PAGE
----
Amy Adams reacts to negative "Hillbilly Elegy" reviews by saying the film "transcends politics"

“I never would presume to say what critics should or shouldn’t do," Adams says about whether critics should ignore

By Zack Sharf

Published November 30, 2020 7:11PM (EST)

Amy Adams in "Hillbilly Elegy" (Lacey Terrell/Netflix)
Amy Adams in "Hillbilly Elegy" (Lacey Terrell/Netflix)

This article originally appeared on IndieWire.

"Hillbilly Elegy" has garnered some of the worst reviews of 2020 (the film's MetaCritic score sits at 39), with several film critics condemning the Ron Howard-directed drama for how it portrays its Appalachian setting and characters. NME critic Richard Phippen wrote the film "betrays the very people it's trying to celebrate" by "failing to acknowledge the legitimate problems they face," while Adam Nayman of The Ringer added, "The movie focuses on the so-called 'forgotten' citizens of red state America—but it has zero interest in actually exploring the group." What do stars Amy Adams and Glenn Close make of the critical beating? Adams told NME the film's themes are what's most important and far outweigh its politics.

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"I think the themes of this movie are very universal," Adams said. "Whether it be generational trauma, whether it be just examining where we come from to understand where we're going and who we are. I think the universality of the themes of the movie far transcend politics."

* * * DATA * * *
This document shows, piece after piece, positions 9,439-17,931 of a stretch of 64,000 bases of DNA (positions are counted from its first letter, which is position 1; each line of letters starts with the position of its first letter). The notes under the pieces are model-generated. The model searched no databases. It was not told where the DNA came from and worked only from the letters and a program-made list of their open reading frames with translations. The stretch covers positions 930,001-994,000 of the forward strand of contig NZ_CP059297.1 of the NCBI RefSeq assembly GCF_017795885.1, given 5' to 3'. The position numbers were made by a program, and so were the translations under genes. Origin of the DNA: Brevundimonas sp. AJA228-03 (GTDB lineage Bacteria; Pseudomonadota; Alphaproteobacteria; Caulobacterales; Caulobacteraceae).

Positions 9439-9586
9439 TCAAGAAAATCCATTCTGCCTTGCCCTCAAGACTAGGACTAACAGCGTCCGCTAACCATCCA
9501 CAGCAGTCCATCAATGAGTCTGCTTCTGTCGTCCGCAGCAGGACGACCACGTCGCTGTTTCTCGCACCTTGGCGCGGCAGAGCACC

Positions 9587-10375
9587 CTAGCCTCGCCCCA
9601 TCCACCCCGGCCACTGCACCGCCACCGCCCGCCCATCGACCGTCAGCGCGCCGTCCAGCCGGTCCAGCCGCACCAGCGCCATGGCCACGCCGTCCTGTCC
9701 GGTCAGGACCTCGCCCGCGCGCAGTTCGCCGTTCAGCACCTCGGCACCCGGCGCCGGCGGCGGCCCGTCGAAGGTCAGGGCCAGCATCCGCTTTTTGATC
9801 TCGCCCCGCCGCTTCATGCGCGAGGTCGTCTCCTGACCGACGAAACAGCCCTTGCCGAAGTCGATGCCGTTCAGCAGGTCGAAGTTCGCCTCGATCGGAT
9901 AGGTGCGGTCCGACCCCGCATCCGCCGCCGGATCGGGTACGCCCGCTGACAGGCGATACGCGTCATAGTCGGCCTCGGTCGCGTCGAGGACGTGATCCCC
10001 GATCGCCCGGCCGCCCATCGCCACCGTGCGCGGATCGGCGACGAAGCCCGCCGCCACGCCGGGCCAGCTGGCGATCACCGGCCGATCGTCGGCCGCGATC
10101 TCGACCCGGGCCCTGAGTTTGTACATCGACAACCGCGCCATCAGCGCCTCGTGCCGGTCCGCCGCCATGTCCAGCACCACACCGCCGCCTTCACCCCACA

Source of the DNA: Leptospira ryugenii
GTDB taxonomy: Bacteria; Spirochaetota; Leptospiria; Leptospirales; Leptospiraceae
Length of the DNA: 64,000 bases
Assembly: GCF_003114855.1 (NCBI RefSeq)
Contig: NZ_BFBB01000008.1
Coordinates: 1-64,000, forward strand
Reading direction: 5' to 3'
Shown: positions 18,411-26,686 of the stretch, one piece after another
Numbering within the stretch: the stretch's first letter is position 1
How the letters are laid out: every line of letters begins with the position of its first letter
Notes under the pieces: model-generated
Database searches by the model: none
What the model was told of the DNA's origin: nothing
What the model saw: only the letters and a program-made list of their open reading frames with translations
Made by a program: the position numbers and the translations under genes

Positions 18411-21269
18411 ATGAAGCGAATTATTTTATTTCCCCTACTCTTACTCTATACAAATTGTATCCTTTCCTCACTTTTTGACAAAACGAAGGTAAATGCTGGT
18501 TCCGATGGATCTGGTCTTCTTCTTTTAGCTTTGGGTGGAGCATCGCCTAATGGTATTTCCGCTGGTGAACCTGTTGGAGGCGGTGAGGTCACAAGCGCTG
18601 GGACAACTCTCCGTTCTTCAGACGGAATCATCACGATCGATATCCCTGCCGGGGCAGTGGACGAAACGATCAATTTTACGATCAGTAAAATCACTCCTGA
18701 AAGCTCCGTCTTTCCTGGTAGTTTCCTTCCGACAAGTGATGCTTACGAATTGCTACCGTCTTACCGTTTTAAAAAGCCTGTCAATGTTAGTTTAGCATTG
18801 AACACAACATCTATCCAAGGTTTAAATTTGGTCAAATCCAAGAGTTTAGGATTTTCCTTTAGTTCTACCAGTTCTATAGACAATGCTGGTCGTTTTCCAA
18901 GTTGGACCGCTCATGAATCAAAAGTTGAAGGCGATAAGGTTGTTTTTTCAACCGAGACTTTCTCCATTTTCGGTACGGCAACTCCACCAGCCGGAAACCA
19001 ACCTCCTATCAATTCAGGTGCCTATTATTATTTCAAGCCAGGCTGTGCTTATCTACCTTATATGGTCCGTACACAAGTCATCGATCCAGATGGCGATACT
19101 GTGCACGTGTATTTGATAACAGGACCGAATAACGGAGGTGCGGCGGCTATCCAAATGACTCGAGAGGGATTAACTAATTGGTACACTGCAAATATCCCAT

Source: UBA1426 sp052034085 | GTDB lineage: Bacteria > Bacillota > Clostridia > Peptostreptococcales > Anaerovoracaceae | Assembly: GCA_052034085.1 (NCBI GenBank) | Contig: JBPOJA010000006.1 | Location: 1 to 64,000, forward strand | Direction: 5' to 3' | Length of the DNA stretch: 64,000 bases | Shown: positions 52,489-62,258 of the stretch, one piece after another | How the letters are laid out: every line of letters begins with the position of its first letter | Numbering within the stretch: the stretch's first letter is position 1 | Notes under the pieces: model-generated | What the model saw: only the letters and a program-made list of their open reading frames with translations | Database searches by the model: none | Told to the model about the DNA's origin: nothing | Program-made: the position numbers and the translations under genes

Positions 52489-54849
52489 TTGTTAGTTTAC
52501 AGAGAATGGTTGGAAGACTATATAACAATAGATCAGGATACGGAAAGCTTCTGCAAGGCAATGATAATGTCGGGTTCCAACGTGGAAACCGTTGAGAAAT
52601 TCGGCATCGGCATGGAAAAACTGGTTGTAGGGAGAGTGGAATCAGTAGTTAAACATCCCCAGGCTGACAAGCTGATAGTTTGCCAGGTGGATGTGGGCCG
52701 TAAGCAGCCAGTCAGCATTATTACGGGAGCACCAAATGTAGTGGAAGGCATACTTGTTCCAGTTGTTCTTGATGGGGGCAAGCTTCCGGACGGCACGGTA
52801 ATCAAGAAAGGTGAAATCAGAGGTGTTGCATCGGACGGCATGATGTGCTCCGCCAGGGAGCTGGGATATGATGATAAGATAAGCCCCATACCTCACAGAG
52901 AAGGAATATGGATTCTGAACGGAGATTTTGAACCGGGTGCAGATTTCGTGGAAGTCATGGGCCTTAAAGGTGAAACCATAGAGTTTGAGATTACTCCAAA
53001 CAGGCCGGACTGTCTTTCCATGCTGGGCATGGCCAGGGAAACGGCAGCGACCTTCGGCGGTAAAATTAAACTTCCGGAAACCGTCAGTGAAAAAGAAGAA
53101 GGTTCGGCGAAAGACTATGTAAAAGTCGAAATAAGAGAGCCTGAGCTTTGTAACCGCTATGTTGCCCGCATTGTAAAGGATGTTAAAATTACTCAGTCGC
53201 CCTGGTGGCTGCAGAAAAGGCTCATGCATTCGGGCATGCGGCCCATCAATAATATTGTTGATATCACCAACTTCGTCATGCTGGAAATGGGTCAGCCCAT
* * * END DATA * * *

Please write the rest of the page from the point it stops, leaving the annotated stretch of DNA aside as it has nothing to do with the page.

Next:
Close added the film "wasn't made with politics in mind, it was made with Ron's intent. I think he succeeded magnificently to tell the story of a very specific family."

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"I never would presume to say what critics should or shouldn't do," Adams noted when asked if film critics should put politics aside when reviewing films. "Everybody has a voice and can use it how they choose to use it."

"Hillbilly Elegy" is based on J.D. Vance's bestselling memoir of the same name. IndieWire's David Ehrlich awarded "Hillbilly Elegy" a C- review, writing, "The source material has been stripped of its libertarian streak (in addition to any other social commentary) and sandblasted into something that more closely resembles a shouty episode of 'This Is Us' in both structure and tone than it does a pre-history of the Trump era or a caricature of those who capitalized on it."

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Despite negative reviews, "Hillbilly Elegy" has remained on Netflix's top 10 most-streamed list since debuting on the platform November 24. Read IndieWire's interview with screenwriter Vanessa Taylor here, in which she discusses tackling the controversial elements of Vance's novel. "Hillbilly Elegy" is now available to stream on Netflix.


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